Here’s what I do to get into a flow with partnership building. First, I create a spreadsheet with a list of all the potential partners. Next, I contact them one by one using a personalised email template.

In the past I would pick the first partner, write an email and send it. Then I’d go to find the next partner, write a similar but different email and send that. I’d then go looking for the third partner – and so on.

I found that the searching kept interrupting my flow of sending emails. I would have to overcome the awkwardness of contacting someone every time I got to the “send an email” step.

Splitting the process into two steps helped me compartmentalise and focus on different tasks at different times.

To start with, my job is to find a bunch of suitable partners and add them to a spreadsheet. Easy. Next the job is to email a bunch of people from a list. Easy. When you have a simple process to follow, it’s much easier to get into a state of flow and get the job done.

Keep Your Pitch Short and Sweet

When contacting people out of the blue, one of the first stumbling blocks is knowing what to say.

I have learned two things when it comes to the initial contact:

  1. Say as little as possible while still getting your point across
  2. Use just enough of a personal touch to prove you’re not sending a mass mailout

People are busy. They get lots of email. They have people looking to take, take, take all the time. There’s a far greater chance of getting a positive reaction if you keep it short and give as much as possible (remember the win-win?).

From a personalisation standpoint, I’ve tried a whole range of tactics. In my opening email I’ve tried referring to recent (positive) news about the company. I’ve tried commenting on their social posts before reaching out. I’ve tried mentioning a mutual contact or how I got their details.

While personalisation can be a good way to build rapport, it breaks the “say as little as possible rule”. It can often make your opening message bloated.

Try to add enough personalisation to prove you’re not a robot. But favour short over personal every time.

So you can get an idea of what I mean, here’s the exact email template I use when connecting with new partners for the first time.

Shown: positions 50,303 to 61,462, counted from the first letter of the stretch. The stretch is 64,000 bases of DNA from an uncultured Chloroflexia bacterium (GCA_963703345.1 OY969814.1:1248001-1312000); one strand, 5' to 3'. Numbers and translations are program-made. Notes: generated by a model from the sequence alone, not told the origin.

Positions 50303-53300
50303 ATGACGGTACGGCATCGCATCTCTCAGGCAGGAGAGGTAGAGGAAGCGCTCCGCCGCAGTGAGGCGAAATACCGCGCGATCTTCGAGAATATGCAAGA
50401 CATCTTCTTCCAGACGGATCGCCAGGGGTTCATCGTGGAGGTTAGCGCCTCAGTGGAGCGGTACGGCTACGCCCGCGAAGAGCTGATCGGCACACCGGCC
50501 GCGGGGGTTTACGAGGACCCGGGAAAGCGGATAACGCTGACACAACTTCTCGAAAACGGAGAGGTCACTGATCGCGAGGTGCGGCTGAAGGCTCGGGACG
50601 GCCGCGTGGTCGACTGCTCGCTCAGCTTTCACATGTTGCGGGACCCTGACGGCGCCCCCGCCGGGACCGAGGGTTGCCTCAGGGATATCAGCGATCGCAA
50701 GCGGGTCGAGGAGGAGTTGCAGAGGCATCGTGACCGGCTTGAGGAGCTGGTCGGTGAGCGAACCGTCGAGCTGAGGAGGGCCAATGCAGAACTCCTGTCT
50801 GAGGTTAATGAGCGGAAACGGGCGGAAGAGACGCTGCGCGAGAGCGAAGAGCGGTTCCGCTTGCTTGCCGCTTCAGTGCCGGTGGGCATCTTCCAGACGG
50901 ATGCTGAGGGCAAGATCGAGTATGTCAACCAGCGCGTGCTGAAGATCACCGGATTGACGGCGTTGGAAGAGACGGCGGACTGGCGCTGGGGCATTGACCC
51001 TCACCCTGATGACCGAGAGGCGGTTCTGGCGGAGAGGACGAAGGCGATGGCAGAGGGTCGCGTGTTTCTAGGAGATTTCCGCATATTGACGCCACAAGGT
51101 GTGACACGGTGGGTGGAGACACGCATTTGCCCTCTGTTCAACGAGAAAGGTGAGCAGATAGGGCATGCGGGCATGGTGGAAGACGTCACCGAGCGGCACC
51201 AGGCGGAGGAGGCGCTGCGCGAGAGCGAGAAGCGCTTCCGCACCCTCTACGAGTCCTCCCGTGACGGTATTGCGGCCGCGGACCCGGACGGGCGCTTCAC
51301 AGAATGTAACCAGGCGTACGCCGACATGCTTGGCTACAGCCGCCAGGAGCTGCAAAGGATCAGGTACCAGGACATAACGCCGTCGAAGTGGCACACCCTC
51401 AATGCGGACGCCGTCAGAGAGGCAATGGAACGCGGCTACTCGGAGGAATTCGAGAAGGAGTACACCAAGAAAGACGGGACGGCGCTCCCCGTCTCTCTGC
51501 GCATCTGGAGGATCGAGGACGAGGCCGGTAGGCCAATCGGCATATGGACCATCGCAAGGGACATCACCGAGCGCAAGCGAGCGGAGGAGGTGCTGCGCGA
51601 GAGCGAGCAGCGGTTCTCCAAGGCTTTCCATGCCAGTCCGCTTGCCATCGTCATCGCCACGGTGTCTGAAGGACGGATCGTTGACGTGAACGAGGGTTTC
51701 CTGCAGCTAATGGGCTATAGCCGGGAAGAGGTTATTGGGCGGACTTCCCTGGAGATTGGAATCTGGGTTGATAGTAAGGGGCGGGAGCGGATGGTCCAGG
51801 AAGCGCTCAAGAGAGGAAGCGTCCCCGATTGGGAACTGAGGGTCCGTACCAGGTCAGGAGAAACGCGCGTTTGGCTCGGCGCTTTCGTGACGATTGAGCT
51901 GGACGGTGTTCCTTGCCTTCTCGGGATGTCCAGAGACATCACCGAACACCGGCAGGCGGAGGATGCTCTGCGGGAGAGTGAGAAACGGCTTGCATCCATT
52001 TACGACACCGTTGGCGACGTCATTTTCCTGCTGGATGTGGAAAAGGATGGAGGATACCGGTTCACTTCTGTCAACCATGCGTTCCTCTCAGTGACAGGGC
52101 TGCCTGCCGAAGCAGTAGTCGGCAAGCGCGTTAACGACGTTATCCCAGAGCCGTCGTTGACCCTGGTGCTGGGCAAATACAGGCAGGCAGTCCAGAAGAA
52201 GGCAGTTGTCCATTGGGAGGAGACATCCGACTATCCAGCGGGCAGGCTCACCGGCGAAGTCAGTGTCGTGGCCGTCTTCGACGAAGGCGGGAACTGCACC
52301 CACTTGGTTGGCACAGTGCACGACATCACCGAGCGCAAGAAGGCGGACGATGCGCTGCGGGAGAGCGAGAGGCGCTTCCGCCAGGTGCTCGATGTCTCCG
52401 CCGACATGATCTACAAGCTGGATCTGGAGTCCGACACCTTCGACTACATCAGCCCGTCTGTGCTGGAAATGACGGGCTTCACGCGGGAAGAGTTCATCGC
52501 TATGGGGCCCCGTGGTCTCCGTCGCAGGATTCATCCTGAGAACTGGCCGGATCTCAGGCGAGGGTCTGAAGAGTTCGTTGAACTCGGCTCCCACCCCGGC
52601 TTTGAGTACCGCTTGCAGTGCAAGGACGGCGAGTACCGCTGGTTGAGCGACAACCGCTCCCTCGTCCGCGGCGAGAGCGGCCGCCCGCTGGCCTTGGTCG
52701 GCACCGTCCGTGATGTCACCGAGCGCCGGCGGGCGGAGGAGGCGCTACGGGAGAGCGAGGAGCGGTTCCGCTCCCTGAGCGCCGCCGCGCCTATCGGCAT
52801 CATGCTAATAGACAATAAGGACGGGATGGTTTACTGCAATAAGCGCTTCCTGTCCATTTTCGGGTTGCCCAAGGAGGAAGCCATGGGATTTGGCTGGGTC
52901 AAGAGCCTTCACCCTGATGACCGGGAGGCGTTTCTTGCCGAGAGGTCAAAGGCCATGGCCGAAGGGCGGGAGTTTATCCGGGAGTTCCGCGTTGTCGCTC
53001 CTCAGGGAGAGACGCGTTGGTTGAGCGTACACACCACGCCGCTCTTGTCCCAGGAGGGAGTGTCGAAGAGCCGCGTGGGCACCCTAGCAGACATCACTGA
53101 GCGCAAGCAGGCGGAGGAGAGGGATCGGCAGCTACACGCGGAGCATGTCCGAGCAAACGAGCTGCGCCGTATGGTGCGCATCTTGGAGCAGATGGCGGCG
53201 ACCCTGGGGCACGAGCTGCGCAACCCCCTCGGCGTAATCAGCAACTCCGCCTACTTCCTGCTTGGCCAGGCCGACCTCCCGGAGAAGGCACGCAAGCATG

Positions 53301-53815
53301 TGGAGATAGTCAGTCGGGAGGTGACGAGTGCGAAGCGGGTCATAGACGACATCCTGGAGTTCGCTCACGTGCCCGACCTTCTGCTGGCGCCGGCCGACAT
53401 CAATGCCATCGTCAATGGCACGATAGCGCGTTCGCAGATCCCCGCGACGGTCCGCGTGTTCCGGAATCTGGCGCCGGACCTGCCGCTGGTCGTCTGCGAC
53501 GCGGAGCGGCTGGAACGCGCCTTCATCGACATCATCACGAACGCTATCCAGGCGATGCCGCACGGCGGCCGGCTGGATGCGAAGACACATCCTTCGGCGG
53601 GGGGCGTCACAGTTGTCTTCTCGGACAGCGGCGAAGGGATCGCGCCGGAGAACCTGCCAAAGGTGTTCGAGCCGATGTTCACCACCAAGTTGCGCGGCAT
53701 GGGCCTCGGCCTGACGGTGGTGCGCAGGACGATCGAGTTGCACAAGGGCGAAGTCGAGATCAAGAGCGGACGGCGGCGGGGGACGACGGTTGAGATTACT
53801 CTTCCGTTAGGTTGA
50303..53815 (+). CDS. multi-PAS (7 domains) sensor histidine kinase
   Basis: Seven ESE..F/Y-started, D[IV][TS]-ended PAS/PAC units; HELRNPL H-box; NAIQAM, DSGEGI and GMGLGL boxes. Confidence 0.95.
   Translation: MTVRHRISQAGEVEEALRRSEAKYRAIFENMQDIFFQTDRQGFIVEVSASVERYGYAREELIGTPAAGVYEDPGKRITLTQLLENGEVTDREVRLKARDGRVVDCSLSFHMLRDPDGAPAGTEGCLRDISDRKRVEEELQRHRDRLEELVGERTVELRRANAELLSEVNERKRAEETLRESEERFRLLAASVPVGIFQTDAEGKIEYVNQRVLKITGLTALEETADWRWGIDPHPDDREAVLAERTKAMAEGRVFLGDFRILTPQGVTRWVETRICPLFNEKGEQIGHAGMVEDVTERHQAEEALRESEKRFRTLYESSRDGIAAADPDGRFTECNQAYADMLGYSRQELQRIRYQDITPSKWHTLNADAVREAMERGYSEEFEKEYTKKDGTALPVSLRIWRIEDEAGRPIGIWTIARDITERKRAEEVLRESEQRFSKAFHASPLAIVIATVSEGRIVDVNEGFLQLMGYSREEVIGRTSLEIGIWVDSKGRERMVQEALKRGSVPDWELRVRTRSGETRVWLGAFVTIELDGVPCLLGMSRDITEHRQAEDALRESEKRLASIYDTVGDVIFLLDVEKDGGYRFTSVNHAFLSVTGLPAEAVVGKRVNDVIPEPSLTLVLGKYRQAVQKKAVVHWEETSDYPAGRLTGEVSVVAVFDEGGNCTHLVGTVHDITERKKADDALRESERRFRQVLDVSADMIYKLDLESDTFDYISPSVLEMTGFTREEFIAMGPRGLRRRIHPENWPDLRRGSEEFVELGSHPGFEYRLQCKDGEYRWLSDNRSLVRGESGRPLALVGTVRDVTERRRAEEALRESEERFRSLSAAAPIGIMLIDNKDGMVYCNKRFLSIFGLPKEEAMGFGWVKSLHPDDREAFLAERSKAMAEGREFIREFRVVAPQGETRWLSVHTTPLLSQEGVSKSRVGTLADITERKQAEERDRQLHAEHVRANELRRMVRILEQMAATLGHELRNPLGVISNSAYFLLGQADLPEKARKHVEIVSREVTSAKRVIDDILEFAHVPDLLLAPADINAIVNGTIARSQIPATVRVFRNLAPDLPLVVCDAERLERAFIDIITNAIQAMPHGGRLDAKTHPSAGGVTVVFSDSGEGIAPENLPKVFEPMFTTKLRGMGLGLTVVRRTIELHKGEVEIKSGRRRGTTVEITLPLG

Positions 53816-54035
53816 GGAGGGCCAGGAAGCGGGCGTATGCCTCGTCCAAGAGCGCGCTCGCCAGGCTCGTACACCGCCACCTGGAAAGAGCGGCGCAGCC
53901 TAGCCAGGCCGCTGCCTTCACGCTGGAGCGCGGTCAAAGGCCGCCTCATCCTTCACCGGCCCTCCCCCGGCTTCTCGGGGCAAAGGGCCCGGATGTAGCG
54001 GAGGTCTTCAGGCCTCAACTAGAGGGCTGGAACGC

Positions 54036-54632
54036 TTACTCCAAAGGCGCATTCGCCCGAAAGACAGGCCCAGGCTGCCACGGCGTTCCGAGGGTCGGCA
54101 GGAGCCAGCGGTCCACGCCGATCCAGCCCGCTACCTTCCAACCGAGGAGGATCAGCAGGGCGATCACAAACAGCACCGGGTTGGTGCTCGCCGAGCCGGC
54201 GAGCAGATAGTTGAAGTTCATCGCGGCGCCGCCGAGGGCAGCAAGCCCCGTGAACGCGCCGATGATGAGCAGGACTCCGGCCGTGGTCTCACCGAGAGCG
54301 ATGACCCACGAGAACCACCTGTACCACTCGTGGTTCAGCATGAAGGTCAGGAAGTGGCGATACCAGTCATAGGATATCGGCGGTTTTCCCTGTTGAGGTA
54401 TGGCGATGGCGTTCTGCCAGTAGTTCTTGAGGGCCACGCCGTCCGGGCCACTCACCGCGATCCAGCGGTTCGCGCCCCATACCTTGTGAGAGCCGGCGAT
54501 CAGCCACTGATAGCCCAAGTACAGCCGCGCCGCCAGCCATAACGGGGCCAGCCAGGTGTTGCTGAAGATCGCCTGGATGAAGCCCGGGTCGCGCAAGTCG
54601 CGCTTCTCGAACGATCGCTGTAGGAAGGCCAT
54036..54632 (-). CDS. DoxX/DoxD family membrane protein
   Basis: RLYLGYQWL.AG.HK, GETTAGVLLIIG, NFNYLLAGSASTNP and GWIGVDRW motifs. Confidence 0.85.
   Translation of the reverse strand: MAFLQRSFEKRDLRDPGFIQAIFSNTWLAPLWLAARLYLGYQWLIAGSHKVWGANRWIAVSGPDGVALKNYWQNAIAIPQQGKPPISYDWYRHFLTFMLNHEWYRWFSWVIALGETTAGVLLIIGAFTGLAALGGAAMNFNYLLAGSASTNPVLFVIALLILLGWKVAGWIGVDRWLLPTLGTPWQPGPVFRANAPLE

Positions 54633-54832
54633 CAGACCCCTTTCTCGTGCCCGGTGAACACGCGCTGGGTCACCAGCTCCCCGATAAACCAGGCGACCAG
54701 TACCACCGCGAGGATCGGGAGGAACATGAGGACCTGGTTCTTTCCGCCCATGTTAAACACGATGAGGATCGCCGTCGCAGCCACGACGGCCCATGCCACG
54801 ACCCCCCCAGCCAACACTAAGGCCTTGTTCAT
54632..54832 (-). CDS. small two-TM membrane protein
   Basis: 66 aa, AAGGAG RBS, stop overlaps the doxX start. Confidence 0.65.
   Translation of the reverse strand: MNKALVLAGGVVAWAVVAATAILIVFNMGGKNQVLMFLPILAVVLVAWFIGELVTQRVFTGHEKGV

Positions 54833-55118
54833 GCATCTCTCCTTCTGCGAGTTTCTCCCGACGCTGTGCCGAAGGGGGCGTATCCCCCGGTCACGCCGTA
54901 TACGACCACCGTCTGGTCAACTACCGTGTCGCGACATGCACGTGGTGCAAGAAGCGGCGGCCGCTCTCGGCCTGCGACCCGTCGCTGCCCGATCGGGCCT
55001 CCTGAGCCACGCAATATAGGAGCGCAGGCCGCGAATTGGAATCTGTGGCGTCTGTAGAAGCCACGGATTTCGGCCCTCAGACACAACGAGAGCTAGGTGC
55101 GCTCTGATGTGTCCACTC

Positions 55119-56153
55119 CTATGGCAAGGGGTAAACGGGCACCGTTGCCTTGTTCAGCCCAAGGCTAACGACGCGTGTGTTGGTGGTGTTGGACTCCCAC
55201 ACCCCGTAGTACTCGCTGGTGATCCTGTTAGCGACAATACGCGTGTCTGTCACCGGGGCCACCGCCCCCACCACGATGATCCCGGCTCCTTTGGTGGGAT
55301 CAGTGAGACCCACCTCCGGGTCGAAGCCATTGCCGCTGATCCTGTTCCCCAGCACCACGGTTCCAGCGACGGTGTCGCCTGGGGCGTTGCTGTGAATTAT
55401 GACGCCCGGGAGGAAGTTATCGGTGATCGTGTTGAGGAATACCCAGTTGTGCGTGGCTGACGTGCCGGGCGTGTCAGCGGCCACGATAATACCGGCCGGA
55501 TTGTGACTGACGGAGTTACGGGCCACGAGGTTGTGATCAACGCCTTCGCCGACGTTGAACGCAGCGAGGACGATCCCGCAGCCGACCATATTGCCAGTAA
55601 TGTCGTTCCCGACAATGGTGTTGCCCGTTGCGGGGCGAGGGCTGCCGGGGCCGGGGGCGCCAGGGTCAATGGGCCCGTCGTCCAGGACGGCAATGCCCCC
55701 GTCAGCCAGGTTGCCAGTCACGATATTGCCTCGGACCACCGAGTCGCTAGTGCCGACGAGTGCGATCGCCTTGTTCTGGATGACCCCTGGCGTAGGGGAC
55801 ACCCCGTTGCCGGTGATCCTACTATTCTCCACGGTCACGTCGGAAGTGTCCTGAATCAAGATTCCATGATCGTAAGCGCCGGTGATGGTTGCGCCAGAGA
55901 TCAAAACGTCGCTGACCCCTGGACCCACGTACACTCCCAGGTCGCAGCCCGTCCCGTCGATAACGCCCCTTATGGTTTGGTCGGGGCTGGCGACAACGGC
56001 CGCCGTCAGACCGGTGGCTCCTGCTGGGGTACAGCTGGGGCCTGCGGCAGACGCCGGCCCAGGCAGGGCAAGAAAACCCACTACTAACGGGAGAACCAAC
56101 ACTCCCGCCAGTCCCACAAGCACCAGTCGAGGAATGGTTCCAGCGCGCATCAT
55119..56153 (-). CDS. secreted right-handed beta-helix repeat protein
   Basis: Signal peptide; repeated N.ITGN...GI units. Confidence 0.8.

Subject: Interested in collaborating?

Hi, {{ Contact First name }}

My name is {{ first name }} and I’m on the partnerships team at Eco & Beyond, a family-focused food website helping people fit sustainable choices into their busy lives. We love what you guys are doing at {{ Company Name }} and I’m getting in touch today to see if you’d be interested in collaborating with us.

We’ve worked with all sorts of brilliant brands over the last couple of years on content swaps, guest posts and competitions. Would you be interested in partnering up on any of these?

Hope to chat soon


There may be room for improvement here but so far this email performs well. In the last week I’ve seen 80% open rate and an 65% click rate from 10 emails. Not bad.

There is a small amount of personalisation – the text within the curly braces. This is automatically filled in by the CRM tool we use (HubSpot, if you’re interested). HubSpot also automatically tracks opens and link clicks. And the paid version gives you even more insight into the effectiveness of your emails.

I like this template because it’s short, friendly, and personal. It’s up front about who we are, what we do and how we could potentially collaborate. All that remains is to discuss options and agree the scope of the collaboration with your contact.

Make the Most of Every Opportunity – Even the Bad Ones

Once you’ve secured a partner, hammered out the details and started working together, one of two things happen. It either goes well or it doesn’t.

Fortunately I’ve not had any disastrous experiences yet. Some projects run smoothly, some less so. Some people are a delight to work with, some are a little more challenging. It doesn’t matter whether you have a good relationship or experience a few bumps along the way. It’s just important to make the most of every partnership.

Maybe you don’t reach the tens of thousands of people you hoped for? Perhaps you gave more than your partner gave back? Or, maybe you dropped the ball on something?

Every experience is a learning experience. Next time you’ll be more prepared. You’ll know what questions to ask to avoid known risks. You will know what to expect and will have experienced the whole process from end to end.

There is always a risk that things don’t go to plan. Just try to choose the right partners and look for the win-win. In my experience, that will set you well on your way down the right path for a fruitful collaboration.

If this is a strategy you plan to use in the future, I’d definitely recommend building a process around it. This will help make sure all the necessary steps are covered. And it gives you something to adjust and improve as needed in the future.

Good luck with your future partnerships! If you’d like to collaborate with us at Sapling or over at Eco & Beyond, do get in touch and we’ll take it from there.